Dvirada, aka: Dvi-rada; 3 Definition(s)

Introduction

Dvirada means something in Hinduism, Sanskrit. If you want to know the exact meaning, history, etymology or English translation of this term then check out the descriptions on this page. Add your comment or reference to a book if you want to contribute to this summary article.

In Hinduism

Natyashastra (theatrics and dramaturgy)

Dvirada (elephant) is one of the saṃyutta-hastāni (Twenty-seven combined Hands).

Source: archive.org: The mirror of gesture (abhinaya-darpana)
Natyashastra book cover
context information

Natyashastra (नाट्यशास्त्र, nāṭyaśāstra) refers to both the ancient Indian tradition (śāstra) of performing arts, (nāṭya, e.g., theatrics, drama, dance, music), as well as the name of a Sanskrit work dealing with these subjects. It also teaches the rules for composing dramatic plays (nataka) and poetic works (kavya).

Discover the meaning of dvirada in the context of Natyashastra from relevant books on Exotic India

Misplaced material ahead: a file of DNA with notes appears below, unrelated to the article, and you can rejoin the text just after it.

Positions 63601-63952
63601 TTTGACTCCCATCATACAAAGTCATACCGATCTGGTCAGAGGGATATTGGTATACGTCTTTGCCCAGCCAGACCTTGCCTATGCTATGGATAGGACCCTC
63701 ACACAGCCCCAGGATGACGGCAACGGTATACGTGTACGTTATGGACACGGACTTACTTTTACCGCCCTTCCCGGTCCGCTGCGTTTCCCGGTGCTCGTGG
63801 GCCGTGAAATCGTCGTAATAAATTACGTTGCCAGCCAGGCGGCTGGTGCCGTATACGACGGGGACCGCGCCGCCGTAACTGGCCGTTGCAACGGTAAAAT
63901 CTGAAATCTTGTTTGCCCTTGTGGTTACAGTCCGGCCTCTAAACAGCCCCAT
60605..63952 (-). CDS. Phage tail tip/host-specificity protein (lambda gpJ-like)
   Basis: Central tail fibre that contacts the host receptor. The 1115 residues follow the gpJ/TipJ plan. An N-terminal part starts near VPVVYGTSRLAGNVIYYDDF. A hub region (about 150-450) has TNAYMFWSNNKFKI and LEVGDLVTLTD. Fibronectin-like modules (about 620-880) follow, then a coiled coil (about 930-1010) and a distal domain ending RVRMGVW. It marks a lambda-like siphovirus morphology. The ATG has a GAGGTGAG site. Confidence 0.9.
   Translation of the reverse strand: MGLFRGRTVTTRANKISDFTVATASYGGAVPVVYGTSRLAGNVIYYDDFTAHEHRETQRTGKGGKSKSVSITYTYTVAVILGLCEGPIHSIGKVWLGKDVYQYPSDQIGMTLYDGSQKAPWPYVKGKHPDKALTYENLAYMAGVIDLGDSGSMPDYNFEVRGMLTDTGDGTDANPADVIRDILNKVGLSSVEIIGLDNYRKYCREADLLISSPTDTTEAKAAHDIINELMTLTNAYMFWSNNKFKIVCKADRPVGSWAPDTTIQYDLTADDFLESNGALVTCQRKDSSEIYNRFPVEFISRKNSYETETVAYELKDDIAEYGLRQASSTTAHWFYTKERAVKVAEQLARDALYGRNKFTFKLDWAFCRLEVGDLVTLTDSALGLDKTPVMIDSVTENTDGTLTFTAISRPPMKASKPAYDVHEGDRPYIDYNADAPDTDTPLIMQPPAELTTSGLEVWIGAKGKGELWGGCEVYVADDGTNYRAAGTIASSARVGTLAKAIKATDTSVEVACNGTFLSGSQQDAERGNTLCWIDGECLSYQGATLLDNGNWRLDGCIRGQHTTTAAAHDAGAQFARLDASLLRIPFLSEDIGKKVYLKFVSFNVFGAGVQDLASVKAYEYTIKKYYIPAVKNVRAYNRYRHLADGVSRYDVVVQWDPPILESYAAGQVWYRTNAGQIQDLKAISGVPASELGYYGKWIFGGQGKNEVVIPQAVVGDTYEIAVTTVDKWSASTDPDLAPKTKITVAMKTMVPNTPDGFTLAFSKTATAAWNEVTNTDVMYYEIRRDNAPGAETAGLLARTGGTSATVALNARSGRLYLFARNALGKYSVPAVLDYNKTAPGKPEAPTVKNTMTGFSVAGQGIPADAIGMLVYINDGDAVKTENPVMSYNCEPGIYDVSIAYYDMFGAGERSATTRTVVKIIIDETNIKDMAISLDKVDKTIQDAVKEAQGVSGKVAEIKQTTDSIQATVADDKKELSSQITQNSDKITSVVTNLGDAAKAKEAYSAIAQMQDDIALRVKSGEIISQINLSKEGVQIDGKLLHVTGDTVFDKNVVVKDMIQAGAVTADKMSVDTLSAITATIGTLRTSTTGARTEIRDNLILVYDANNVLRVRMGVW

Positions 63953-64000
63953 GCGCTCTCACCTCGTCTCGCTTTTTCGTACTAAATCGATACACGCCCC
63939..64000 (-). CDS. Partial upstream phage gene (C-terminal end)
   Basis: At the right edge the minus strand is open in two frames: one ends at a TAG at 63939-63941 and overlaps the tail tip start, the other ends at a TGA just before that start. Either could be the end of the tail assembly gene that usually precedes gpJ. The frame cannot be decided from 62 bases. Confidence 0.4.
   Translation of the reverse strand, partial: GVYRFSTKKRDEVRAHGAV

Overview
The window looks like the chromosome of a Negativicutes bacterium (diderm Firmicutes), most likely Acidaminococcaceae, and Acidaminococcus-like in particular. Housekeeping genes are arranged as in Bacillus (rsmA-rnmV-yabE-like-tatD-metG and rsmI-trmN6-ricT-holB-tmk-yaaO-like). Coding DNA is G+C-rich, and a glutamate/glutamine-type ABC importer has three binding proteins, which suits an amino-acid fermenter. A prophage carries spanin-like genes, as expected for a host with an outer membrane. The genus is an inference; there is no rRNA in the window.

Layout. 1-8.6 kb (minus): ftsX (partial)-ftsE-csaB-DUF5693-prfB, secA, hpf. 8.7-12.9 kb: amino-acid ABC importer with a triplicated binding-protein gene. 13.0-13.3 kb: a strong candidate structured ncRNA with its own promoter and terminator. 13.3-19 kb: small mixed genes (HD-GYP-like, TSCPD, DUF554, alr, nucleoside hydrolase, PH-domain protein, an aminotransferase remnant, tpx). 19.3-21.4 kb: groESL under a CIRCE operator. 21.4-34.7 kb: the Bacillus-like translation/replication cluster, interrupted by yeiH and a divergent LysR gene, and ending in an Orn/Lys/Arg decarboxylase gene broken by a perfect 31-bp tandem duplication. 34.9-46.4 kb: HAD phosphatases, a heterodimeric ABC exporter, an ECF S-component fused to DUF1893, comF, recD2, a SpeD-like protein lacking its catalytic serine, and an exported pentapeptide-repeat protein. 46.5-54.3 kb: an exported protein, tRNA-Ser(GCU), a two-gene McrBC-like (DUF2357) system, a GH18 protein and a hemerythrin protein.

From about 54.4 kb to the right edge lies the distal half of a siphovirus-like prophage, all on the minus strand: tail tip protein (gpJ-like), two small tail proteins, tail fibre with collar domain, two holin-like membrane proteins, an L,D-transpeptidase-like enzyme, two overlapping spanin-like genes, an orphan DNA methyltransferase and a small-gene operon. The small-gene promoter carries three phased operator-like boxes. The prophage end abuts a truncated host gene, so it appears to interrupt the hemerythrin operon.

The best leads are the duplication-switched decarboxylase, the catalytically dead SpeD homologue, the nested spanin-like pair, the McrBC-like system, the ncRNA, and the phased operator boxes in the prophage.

Languages of India and abroad

Sanskrit-English dictionary

Dvirada (द्विरद).—an elephant; सममेव समाक्रान्तं द्वयं द्विरदगामिना (samameva samākrāntaṃ dvayaṃ dviradagāminā) R.4.4; Me.61. °अन्तकः, °अराति, °अशनः (antakaḥ, °arāti, °aśanaḥ)

1) a lion.

2) the Śarabha.

Derivable forms: dviradaḥ (द्विरदः).

Dvirada is a Sanskrit compound consisting of the terms dvi and rada (रद).

Source: DDSA: The practical Sanskrit-English dictionary

Dvirada (द्विरद).—m.

(-daḥ) An elephant. E. dvi two, and rada a tooth, having tusks and teeth,

Source: Cologne Digital Sanskrit Dictionaries: Shabda-Sagara Sanskrit-English Dictionary
context information

Sanskrit, also spelled संस्कृतम् (saṃskṛtam), is an ancient language of India commonly seen as the grandmother of the Indo-European language family. Closely allied with Prakrit and Pali, Sanskrit is more exhaustive in both grammar and terms and has the most extensive collection of literature in the world, greatly surpassing its sister-languages Greek and Latin.

Discover the meaning of dvirada in the context of Sanskrit from relevant books on Exotic India

Relevant definitions

Relevant text

Like what you read? Consider supporting this website: